Israeli GenCell achieves scientific breakthrough with zero-emission green ammonia project

The success of the project may not only help companies meet their carbon neutrality targets, but also increase the availability of green ammonia for a wide range of uses.

 Spray Fertilizer Pesticide Tractor Agriculture. (photo credit: MAX PIXEL)
Spray Fertilizer Pesticide Tractor Agriculture.
(photo credit: MAX PIXEL)

Israeli company GenCell Energy has announced they've achieved a major scientific breakthrough that enables the production of green ammonia directly from water at a very low temperature and pressure in comparison to the traditional ammonia production processes typically carried out around the world today.

Following their evaluation of GenCell's scientific breakthrough, Japanese technology provider TDK Corporation announced they plan to continue investing in and developing GenCell's innovative zero-emission green ammonia synthesis project towards its next milestone. 

GenCell, based in Petah Tikva, is the leading provider of hydrogen and ammonia to power solutions.

The company has developed green power solutions based on zero-emission alkaline cells and green ammonia-to-energy technology, which allow for uninterrupted power that can help the world move away from diesel and shift to clean energy.

GenCell co-founder and CEO Rami Reshef says they've developed a "novel approach to producing green ammonia, the fuel of the future, within the framework of the project [they] are carrying out together with the support of TDK."

Their hydrogen-on-demand solution provides central power for off-grid, poor-grid sites, and for rural electrification.

“We believe that the new process will expand the availability of green ammonia for diverse uses, not only as fuel for the backup and off-grid solutions used by our customers, but also for a far wider range of industrial and agricultural applications," Reshef added.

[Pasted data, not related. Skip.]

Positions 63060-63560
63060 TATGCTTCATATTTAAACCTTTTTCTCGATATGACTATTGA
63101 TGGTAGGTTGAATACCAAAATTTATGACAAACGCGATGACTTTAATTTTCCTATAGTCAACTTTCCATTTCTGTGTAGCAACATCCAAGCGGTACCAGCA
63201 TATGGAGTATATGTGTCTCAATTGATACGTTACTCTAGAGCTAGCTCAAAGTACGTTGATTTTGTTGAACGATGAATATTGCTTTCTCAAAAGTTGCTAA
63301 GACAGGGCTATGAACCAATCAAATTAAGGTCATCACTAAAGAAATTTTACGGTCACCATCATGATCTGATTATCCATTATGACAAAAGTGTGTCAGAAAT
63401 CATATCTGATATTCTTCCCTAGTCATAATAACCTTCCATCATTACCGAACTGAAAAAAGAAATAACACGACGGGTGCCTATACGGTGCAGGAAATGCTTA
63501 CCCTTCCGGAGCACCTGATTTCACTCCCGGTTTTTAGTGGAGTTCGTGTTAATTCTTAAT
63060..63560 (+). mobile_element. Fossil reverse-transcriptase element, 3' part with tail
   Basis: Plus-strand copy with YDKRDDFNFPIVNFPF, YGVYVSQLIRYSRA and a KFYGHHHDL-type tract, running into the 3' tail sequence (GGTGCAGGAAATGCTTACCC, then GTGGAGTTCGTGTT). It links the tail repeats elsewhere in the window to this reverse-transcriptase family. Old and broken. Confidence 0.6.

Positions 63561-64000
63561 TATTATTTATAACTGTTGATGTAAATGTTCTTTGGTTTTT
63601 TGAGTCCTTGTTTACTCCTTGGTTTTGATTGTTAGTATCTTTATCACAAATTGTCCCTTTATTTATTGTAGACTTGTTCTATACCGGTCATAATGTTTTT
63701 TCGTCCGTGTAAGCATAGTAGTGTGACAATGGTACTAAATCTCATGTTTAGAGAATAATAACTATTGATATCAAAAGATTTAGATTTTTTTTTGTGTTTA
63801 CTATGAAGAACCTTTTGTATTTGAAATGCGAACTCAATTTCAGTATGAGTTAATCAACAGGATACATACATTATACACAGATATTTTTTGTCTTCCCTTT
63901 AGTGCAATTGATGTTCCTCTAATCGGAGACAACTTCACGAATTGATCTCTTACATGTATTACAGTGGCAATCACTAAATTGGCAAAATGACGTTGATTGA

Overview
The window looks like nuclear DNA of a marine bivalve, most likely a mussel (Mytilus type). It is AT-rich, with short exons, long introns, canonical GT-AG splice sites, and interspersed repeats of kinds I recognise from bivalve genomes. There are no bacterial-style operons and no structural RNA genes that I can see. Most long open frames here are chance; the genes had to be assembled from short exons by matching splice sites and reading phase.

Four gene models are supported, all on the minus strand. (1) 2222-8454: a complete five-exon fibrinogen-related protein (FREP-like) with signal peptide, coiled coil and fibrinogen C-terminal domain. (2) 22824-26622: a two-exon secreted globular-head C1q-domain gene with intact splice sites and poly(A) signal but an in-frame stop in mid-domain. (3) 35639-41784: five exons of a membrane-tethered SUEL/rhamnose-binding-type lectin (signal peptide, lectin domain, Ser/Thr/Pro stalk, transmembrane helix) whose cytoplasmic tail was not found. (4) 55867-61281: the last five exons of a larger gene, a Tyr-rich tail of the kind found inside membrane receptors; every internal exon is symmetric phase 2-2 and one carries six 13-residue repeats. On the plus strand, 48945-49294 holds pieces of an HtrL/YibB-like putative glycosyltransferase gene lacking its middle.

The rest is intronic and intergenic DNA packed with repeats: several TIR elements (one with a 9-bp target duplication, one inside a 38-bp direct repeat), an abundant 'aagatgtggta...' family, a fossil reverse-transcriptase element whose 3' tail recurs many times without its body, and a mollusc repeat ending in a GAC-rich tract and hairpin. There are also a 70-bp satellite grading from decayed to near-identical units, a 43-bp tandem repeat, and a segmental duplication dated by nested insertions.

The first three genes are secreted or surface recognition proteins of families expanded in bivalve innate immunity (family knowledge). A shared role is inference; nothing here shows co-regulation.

Rami Reshef, CEO of GenCell (credit: COURTESY OF GENCELL ENERGY) Rami Reshef, CEO of GenCell (credit: COURTESY OF GENCELL ENERGY)

The company's clean and energy efficient method for producing green ammonia offers an emission-free alternative to some 235 million tons of ammonia produced each year through traditional processes involving pollutant carbon emissions.

The success of this project could allow green ammonia to serve as a central hydrogen carrier for the energy industry and be a key component of fertilizers for agriculture.

Reshef says this breakthrough reaffirms their keen interest in pursuing the project.

Green ammonia could also serve as a key resource for maritime, aviation, semiconductors, and be implemented in many other useful ways.

"This news will certainly be of interest to the broader market seeking innovative solutions to reduce carbon emissions," Reshef said.

The project's completion may help companies meet their carbon neutrality targets.